AI's role in modern-day health care

Pure Storage Inc

By Mark Jobbins*
Wednesday, 06 May, 2020

AI's role in modern-day health care

With the impacts of COVID-19 being felt across the globe, the global healthcare sector has turned to technology to aid and accelerate innovation in the hope of combatting the pandemic.

The Australian Government has launched the COVIDSafe app to help digitally trace people who have come into contact with confirmed COVID-19 cases. Once the information is collected, artificial intelligence (AI) will examine and analyse the data, allowing the industry to better manage exposure to the virus.

There are countless other examples of AI and data analytics being applied in the fight against COVID-19. What’s important to note is this shift towards AI and data-led solutions isn’t unique to the current pandemic.

Historically, technologies like AI have been used to help reduce patient waiting times, support the development of custom-made medicines and reduce clinical disparity. Big data has also been used to manage previous worldwide health issues like the Ebola outbreak. Here are just a few examples of other ways AI is changing health care for the better:

Putting technology at the heart of healthcare operations: Healthcare staff are often under the microscope — from both a funding and performance perspective. To better manage demand, the industry is using historical data combined with AI to predict when more staff are needed in hospitals, for example, during flu season.

Minimising clinical disparity: Clinical variation is a huge industry concern as it leads to wasted supplies and impacts patient outcomes. Improving clinic variation requires assessing massive amounts of data, which is where AI can help. When supported by a solid IT infrastructure and significant computing power, AI can process this data at speed to reduce clinical disparity.

Using AI to fight cancer: Paige.AI is an organisation focused on improving clinical diagnosis and treatment in oncology through the use of AI. Traditionally, manual analysis is used for most pathologic diagnoses to treat cancer; however, AI can be used to examine complex data faster and more accurately, bringing us closer to a cure.

From a patient perspective, expectations of the healthcare sector have never been higher. Patients expect health services and health practitioners to assist them to be more informed, manage their health and provide prompt, appropriate and individualised help when required. On top of this, patients have increased expectations around data security, communication channels and access to digital medical records. Not to mention, as a result of the current pandemic, the healthcare sector has gone digital with a surge in telehealth appointments — no doubt there will be increased demand for similar offerings post-COVID-19.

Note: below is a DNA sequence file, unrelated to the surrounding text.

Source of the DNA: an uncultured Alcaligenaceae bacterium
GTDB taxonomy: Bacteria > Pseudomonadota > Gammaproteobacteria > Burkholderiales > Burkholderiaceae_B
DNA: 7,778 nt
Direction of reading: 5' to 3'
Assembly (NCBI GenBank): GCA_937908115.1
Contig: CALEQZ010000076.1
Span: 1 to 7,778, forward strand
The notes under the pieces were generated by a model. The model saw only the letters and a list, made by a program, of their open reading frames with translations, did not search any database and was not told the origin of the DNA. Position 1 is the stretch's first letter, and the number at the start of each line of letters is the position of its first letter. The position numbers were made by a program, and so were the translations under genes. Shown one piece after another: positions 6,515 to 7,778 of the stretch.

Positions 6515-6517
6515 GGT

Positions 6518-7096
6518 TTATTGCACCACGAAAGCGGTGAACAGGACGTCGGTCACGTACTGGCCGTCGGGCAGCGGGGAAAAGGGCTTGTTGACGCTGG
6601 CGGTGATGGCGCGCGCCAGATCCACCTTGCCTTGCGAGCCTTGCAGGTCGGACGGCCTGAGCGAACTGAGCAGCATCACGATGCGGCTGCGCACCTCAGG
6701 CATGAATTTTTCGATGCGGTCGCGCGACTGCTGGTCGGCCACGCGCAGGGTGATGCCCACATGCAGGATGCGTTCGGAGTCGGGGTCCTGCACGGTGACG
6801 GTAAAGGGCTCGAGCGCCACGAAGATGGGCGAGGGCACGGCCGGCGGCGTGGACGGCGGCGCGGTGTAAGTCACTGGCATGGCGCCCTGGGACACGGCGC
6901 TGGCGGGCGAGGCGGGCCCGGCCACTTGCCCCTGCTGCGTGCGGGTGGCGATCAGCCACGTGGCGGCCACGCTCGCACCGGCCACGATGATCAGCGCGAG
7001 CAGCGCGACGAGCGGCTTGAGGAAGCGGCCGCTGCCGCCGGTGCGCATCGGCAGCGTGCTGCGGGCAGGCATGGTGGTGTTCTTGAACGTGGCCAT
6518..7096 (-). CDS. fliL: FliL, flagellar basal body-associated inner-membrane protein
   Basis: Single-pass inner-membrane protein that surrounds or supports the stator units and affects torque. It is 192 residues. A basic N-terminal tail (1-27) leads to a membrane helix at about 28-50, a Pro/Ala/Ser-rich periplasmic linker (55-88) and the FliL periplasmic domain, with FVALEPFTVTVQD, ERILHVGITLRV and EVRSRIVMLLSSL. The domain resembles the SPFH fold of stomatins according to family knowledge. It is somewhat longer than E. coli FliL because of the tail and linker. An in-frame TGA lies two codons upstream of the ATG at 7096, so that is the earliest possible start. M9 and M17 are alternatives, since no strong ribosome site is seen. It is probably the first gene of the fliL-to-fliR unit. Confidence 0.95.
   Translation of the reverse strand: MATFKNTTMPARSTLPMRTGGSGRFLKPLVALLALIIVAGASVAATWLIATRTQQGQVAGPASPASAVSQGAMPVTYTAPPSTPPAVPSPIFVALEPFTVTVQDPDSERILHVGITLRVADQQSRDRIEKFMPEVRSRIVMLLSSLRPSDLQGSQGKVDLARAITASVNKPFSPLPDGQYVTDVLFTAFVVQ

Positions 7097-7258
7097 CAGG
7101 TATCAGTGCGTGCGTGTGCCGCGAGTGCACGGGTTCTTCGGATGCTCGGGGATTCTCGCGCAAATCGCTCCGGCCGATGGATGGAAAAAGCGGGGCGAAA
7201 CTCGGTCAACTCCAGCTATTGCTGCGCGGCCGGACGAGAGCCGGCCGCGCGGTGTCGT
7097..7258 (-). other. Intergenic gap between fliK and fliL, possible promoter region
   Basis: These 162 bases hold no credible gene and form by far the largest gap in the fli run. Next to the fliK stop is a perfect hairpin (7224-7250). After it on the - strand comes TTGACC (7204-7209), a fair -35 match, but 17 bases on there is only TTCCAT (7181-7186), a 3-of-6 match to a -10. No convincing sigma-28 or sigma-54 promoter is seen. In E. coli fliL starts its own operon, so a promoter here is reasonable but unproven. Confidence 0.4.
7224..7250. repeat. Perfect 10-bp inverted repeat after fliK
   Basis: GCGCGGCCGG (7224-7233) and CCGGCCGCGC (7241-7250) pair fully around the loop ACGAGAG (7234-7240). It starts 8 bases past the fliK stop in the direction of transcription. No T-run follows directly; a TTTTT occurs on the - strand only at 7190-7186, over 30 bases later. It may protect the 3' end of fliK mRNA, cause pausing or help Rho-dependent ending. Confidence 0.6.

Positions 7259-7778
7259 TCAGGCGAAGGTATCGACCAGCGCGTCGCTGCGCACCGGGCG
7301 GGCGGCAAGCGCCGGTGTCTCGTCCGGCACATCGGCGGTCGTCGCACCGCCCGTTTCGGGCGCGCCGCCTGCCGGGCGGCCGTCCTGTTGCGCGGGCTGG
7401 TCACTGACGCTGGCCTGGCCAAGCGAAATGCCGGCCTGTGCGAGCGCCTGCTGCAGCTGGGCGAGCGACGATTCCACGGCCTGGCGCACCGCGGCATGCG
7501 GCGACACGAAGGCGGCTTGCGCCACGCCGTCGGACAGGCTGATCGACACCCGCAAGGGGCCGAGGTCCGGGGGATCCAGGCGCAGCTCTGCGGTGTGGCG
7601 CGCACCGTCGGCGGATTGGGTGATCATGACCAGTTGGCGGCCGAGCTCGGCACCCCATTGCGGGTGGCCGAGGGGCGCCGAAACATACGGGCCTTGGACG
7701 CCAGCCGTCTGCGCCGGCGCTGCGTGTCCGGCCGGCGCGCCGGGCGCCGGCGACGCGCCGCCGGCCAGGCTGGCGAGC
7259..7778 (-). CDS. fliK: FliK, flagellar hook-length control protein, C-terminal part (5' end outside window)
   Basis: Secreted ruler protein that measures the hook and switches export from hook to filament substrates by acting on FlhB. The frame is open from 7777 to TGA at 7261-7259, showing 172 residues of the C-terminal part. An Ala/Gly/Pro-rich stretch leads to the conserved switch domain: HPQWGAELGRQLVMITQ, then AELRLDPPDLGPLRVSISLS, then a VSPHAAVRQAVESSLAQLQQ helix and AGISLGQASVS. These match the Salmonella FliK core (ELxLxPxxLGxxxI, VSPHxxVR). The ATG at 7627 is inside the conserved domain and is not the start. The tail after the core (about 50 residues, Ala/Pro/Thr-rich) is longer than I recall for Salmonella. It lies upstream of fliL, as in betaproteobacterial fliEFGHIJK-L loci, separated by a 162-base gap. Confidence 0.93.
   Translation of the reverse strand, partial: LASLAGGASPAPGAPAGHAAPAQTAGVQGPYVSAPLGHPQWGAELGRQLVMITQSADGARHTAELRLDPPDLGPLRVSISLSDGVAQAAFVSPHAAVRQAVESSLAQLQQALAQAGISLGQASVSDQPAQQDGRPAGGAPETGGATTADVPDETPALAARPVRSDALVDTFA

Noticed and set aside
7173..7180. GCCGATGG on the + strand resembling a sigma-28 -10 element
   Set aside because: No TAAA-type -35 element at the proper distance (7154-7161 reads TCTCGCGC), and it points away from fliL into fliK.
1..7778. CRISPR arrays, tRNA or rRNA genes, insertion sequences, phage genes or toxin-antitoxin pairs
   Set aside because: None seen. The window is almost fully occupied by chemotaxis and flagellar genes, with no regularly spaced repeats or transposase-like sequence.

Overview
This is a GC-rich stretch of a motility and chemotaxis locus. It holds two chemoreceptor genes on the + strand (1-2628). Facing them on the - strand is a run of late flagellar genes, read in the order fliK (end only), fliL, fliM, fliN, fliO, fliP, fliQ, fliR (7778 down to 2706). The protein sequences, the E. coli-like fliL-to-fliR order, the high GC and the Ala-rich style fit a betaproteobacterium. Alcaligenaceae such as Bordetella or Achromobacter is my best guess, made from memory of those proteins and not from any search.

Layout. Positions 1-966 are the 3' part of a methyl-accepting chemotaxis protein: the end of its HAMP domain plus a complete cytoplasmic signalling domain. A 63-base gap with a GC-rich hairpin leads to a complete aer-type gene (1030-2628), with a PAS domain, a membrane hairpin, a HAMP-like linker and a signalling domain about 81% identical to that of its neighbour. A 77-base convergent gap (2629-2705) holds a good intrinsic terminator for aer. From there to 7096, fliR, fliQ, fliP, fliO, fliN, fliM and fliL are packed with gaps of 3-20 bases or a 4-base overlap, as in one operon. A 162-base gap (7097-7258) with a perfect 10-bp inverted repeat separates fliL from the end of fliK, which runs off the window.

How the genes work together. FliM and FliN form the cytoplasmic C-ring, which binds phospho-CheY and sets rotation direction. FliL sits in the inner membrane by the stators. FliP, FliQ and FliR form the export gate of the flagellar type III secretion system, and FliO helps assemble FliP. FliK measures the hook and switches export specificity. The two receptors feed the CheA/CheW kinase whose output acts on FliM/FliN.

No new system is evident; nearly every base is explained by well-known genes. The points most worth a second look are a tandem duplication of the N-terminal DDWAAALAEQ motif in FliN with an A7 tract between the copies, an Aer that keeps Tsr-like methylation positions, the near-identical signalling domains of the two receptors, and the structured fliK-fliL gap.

In order to keep up with increasing and shifting healthcare demands, both from patients and the wider industry, technology, like AI and data analytics, is being used to support high-quality, sustainable healthcare services.

However, for AI and data analytics to continue improving healthcare operations, data management and analysis skills must become a crucial part of medical training. Staff must have an understanding of best practices when applying AI to health care; for example, sufficient and accurate data is crucial to success. Furthermore, datasets must be specific, accurate and sufficient enough to be free from bias — after all, an incorrect AI-driven decision could have deadly consequences.

Clearly, AI creates a variety of healthcare benefits, everything from advancing diagnosis accuracy to speeding up drug development. Implementing AI-driven solutions for health care still entails AI-related and clinical data challenges. However, with data being a catalyst for innovation, AI has the power to create real change within our healthcare system and solve current problems.

*Mark Jobbins is VP and Field Chief Technology Officer, Asia Pacific and Japan, Pure Storage.

Image credit: © a nice day

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